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American essayist and poet
(1803 - 1882)
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Only so much do I know, as I have lived.
      - Oration--The American Scholar [Experience]

The writer, like a priest, must be exempted from secular labor. His work needs a frolic health; he must be at the top of his condition.
      - Poetry and Imagination--Creation

He that despiseth small things will perish by little and little.
      - Prudence [Trifles]

Too busy with the crowded hour to fear to live or die.
      - Quatrains--Nature [Work]

Though love repine and reason chafe,
  There came a voice without reply,
    "'Tis man's perdition to be safe,
      When for the truth he ought to die."
      - Quatrains--Sacrifice [Truth]

The hearing ear is always found close to the speaking tongue; and no genius can long or often utter anything which is not invited and gladly entertained by men around him.
      - Race [Genius]

Glittering generalities! They are blazing ubiquities.
      - Remark on Choate's words [Oratory]

Is not marriage an open question, when it is alleged, from the beginning of the world, that such as are in the institution wish to get out, and such as are out wish to get in.
      - Representative Men--Montaigne [Matrimony]

The secrets of life are not shown except to sympathy and likeness.
      - Representative Men--Montaigne [Sympathy]

The studious class are their own victims; they are thin and pale, their feet are cold, their heads are hot, the night is without sleep, the day a fear of interruption,--pallor, squalor, hunger, and egotism. If you come near them and see what conceits they entertain--they are abstractionists, and spend their days and nights in dreaming some dream; in expecting the homage of society to some precious scheme built on a truth, but destitute of proportion in its presentment, of justness in its application, and of all energy of will in the schemer to embody and vitalize it.
      - Representative Men--Montaigne [Students]

What point of morals, of manners, of economy, of philosophy, of religion, of taste, of the conduct of life, has he not settled? What mystery has he not signified his knowledge of? What office, or function, or district of man's work, has he not remembered? What king has he not taught state, as Talma taught Napoleon? What maiden has not found him finer than her delicacy? What lover has he not outloved? What sage has he not outseen? What gentleman has he not instructed in the rudeness of his behavior?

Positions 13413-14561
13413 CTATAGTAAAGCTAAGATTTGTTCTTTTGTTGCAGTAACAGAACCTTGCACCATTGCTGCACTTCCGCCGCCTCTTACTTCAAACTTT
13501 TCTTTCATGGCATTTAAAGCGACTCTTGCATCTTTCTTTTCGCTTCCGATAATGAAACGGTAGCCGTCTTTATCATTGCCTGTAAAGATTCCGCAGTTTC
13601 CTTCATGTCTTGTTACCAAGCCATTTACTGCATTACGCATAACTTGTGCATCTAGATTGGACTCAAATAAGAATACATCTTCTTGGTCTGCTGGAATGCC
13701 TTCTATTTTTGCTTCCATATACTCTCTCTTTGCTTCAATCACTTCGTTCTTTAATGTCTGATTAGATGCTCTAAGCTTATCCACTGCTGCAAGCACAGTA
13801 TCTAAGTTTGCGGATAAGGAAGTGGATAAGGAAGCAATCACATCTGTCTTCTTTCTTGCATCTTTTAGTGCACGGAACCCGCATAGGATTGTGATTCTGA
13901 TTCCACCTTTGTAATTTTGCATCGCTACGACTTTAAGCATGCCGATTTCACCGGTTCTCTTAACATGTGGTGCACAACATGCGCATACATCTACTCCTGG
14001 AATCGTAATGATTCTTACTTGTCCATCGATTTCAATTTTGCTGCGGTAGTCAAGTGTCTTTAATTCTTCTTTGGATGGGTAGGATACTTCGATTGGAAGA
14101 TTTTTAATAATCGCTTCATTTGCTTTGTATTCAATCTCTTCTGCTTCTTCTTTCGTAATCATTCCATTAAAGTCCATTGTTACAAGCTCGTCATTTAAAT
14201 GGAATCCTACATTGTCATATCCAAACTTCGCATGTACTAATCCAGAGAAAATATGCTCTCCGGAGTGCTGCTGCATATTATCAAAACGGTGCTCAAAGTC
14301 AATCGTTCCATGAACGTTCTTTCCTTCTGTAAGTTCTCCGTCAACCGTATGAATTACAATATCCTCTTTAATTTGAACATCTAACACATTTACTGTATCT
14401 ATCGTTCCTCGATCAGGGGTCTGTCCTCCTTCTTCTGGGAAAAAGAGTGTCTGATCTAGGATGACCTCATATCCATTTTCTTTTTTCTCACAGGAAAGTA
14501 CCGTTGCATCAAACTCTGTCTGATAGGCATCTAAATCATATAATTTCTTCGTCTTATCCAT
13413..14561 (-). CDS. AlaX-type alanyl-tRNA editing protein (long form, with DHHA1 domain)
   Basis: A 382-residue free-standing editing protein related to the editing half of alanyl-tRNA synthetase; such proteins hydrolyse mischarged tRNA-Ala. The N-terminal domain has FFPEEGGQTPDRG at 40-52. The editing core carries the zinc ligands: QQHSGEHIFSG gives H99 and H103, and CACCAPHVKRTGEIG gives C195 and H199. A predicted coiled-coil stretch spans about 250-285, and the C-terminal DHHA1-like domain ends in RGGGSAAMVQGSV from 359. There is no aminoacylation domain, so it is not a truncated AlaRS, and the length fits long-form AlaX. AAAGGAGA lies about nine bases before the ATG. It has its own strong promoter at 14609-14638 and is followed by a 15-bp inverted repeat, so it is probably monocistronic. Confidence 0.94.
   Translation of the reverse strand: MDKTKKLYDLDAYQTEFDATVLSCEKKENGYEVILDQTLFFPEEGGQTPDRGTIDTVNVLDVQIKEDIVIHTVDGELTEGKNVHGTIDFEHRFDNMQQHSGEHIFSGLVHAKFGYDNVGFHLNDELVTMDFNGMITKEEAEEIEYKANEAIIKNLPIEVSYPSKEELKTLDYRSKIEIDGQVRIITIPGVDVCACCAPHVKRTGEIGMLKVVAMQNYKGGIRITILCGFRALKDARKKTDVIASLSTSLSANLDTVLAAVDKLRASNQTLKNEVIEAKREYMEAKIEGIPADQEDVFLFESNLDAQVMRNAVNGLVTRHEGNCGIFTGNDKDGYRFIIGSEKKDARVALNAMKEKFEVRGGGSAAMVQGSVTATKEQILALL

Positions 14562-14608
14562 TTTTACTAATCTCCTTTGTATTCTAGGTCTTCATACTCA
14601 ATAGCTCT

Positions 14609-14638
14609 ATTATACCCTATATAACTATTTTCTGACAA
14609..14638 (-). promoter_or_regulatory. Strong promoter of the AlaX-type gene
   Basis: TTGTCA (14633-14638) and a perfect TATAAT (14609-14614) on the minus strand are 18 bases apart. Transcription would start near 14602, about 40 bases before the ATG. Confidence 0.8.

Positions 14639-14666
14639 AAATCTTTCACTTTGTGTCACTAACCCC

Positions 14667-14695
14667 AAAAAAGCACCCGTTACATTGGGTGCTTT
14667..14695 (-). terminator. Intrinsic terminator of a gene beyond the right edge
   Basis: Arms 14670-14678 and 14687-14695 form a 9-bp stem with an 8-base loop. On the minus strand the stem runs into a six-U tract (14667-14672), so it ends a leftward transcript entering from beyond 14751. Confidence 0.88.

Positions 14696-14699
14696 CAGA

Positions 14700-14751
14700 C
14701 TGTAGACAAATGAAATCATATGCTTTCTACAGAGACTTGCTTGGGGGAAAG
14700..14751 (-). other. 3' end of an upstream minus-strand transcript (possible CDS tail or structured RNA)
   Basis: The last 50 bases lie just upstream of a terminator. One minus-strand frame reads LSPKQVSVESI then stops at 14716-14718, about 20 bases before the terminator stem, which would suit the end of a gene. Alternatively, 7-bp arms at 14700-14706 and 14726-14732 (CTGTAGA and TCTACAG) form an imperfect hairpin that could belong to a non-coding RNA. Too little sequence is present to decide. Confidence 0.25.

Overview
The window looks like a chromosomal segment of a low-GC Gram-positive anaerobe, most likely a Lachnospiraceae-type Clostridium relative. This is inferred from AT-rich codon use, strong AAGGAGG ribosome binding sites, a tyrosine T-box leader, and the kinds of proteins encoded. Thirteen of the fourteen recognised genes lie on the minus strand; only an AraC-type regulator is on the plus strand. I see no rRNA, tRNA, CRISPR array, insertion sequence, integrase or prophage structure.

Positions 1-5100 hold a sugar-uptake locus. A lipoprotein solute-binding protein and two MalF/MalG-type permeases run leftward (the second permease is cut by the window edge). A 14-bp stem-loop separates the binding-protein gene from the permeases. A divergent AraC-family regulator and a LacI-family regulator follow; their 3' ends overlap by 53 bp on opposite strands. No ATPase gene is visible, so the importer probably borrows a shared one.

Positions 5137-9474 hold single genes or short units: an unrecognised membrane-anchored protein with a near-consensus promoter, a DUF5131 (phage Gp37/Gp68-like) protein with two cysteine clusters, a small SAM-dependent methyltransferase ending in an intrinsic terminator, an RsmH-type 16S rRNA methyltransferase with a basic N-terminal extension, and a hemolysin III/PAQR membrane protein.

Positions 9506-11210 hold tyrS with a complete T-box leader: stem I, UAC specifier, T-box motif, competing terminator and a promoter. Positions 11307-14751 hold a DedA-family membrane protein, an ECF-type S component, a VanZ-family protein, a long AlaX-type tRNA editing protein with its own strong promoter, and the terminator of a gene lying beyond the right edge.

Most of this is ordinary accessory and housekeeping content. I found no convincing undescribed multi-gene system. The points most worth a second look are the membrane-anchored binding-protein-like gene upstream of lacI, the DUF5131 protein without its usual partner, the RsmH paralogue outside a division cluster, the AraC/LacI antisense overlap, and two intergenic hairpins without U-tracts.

- Representative Men--Shakespeare

Behold the Sea,
  The opaline, the plentiful and strong,
    Yet beautiful as is the rose in June,
      Fresh as the trickling rainbow of July;
        Sea full of food, the nourisher of kinds,
          Purger of earth, and medicine of men;
            Creating a sweet climate by my breath,
              Washing out harms and griefs from memory,
                And, in my mathematic ebb and flow,
                  Giving a hint of that which changes not.
      - Sea Shore [Ocean]

It has come to be practically a sort of rule in literature, that a man, having once shown himself capable of original writing, is entitled thenceforth to steal from the writings of others at discretion.
      - Shakespeare [Plagiarism]

The finest poetry was first experience.
      - Shakespeare [Poetry]

Life is not so short that there is always time enough for courtesy.
      - Social Aims [Courtesy]

God may forgive sins, he said, but awkwardness has no forgiveness in heaven or earth.
      - Society and Solitude [Awkwardness]

In sculpture did ever anybody call the Apollo a fancy piece? Or say of the Laocoon how it might be made difference? A masterpiece of art has in the mind a fixed place in the chain of being, as much as a plant or a crystal.
      - Society and Solitude--Art [Sculpture]

The conscious utterance of thought, by speech or action, to any end, is art.
      - Society and Solitude--Art [Art]

Hitch your wagon to a star.
      - Society and Solitude--Civilization [Stars]

Conversation is the laboratory and workshop of the student.
      - Society and Solitude--Clubs [Conversation]

The lover of letters loves power too.
      - Society and Solitude--Clubs [Authorship]

Knowledge is the antidote to fear,--
  Knowledge, Use and Reason, with its higher aids.
      - Society and Solitude--Courage [Knowledge]

The charm of the best courages is that they are inventions, inspirations, flashes of genius.
      - Society and Solitude--Courage [Courage]

The first farmer was the first man, and all historic nobility rests on possession and use of land.
      - Society and Solitude--Farming

There is no knowledge that is not power.
      - Society and Solitude--Old Age [Knowledge]

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